As the credits rolled on my first playthrough of Resident Evil VII: Biohazard, I sat back on the couch and let out a deep, shuddering breath. Over my 10 hour journey I’d been clobbered by a seemingly invincible madman, stalked by a cackling lady who controlled insects and eviscerated by my own psycho ex wielding a chainsaw. I’d fought shambling, ink-black creatures in dank sub basements and solved devious puzzles in elaborate death traps and throughout it all I was tense, on edge and often genuinely scared.

RE VII wastes little time immersing you in its grimy, horrific atmosphere. After an incredibly brief cutscene you’re thrust into the first person view of likable everyman, Ethan Winters, who has received a weird message from his missing wife, Mia. Ethan has traveled out of the city to the sprawling, unkempt rural property of the Baker family, which has clearly taken design tips from The Evil Dead and The Texas Chainsaw Massacre. Initially unarmed and increasingly agitated, you’ll explore the filth-encrusted stink palace, descending into the cellar and that’s when the horror really begins.

res1A big point of contention for RE VII has been the shift from third person to first person POV. While initially jarring for longterm fans of the series, this proves to be an excellent move and increases the immersion to a huge extent. The early hours of RE VII, when you’ll find yourself with nothing but a pocket knife, handgun and very few bullets, is the literal stuff of nightmares. Every corner you turn around or door you push open can lead to a messy death, especially when the members of the Baker family are following you. As the game progresses you’ll get better weapons, including the shotgun – your new best friend – but you never feel particularly overpowered as your foes will find inventive new ways to end your existence.

Ironically for an entry that seems to be such a massive change in terms of perspective, the gameplay in RE VII most closely resembles the original 1996 classic, Resident Evil. You’ll find yourself in a focused environment, with puzzle solving opening up new regions and objectives, and you’ll constantly need to manage your inventory and backtrack through areas that were previously inaccessible. It’s classic Resident Evil through a grimy, first person perspective filter and it works to a revelatory degree.

The boss fights in particular are showcases of gleefully creative grindhouse gore and you’ll need to keep your wits about you to defeat them. This will be a recurring theme, in fact, as puzzle solving under duress is what Resident Evil does best. Are you able to craft some burner fuel for your flamethrower? Yeah? Well how about we send a hideous, clawing, insect/human hybrid creature after you at the same time? Let’s see how you fare now, professor!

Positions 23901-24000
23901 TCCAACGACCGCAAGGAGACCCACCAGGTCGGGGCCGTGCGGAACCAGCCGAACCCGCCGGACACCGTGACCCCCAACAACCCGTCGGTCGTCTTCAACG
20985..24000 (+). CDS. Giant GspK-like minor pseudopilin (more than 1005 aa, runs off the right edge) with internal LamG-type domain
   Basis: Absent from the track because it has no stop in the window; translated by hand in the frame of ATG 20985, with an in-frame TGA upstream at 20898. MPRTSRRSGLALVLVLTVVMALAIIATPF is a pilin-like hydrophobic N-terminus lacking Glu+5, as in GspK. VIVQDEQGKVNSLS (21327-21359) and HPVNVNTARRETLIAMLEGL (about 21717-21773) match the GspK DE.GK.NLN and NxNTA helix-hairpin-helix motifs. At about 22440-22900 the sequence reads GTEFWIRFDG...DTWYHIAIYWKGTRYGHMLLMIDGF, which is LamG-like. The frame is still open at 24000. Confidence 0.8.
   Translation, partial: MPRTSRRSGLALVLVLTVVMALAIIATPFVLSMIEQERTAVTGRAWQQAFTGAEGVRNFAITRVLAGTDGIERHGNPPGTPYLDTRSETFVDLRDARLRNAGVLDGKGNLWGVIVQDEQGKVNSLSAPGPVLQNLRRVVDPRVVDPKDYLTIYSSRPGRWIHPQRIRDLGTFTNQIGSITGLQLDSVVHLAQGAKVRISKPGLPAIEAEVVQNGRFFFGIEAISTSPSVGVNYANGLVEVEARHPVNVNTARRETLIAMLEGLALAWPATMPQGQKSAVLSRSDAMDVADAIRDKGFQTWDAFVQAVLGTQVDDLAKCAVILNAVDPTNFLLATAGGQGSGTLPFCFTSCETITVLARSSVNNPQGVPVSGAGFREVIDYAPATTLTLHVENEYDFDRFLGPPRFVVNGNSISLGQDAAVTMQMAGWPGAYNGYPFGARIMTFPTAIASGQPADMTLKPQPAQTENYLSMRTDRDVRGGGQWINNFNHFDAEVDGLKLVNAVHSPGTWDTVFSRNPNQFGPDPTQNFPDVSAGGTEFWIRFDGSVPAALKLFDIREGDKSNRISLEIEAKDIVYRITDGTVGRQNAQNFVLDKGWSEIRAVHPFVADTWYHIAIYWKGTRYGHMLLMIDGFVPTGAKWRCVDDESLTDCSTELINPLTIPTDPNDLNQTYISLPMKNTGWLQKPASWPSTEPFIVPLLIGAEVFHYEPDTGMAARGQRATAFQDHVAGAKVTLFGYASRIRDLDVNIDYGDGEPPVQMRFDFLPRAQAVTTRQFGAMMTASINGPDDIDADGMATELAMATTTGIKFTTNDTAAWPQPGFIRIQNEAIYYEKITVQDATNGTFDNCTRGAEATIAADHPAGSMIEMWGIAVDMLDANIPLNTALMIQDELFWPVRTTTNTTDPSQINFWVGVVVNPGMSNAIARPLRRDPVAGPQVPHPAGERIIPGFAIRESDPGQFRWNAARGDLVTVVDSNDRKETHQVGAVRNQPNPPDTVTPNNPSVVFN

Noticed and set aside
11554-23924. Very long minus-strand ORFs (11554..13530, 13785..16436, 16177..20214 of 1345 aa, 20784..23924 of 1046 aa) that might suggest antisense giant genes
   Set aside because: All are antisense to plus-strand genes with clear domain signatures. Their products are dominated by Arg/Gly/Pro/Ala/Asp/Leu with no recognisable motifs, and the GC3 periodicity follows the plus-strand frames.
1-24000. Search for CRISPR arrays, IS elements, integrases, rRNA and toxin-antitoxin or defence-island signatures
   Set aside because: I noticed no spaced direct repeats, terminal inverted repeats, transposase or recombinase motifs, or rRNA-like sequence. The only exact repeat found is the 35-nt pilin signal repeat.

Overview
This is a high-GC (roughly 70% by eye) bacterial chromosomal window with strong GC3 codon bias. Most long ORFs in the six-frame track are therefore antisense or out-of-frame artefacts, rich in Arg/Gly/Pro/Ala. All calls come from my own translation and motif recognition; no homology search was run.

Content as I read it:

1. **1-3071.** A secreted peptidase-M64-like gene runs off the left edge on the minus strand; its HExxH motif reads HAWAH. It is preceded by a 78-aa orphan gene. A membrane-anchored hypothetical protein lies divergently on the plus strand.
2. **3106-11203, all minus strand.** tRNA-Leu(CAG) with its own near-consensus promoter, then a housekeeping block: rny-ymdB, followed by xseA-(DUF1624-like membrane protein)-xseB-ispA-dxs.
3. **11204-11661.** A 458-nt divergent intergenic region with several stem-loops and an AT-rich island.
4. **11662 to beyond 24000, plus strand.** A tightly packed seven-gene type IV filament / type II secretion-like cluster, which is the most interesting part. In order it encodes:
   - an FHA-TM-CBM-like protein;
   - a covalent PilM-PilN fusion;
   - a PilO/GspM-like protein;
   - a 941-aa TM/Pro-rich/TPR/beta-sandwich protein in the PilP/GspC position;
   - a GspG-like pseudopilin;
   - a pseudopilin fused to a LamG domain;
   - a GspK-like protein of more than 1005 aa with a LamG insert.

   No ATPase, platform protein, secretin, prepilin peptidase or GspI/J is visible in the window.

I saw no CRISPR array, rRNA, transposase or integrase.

res2That’s not to suggest everything in RE VII is stellar. The 10-12 hour playthrough time is a little on the short side, and while it’s nice to have an experience not artificially expanded with tedious filler I would have liked another 3-4 hours of content. Another sticking point is more subjective: there are no zombies in RE VII. They are instead replaced with a group of creatures known as Molded; filthy, slurpy, black things that gurgle and gibber and slide from ceilings and out of walls. They’re undoubtedly cool looking but RE purists may be disappointed that you’ll never fight off traditional shambling undead in first person.

Possibly the biggest bummer is the game’s third act. It isn’t bad per se but compared to the rest of the game it’s a little unimaginative. Like a lot of previous Resident Evil titles it mostly eschews horror for action and in a game that gets the horror so right for so long that’s a little disappointing.

That said, Resident Evil VII: Biohazard is easily the best RE title since part four. Capcom seem to have course corrected this sinking ship of a franchise and delivered an intense, nerve-shredding experience that delivers scares, gore and a satisfying story (almost) completely free of franchise baggage.

So grab your green herb and your shotgun, gird your loins and get ready to crawl into the murky depths of the Baker residence and beyond. Resident Evil is back and this time it’s up close and personal.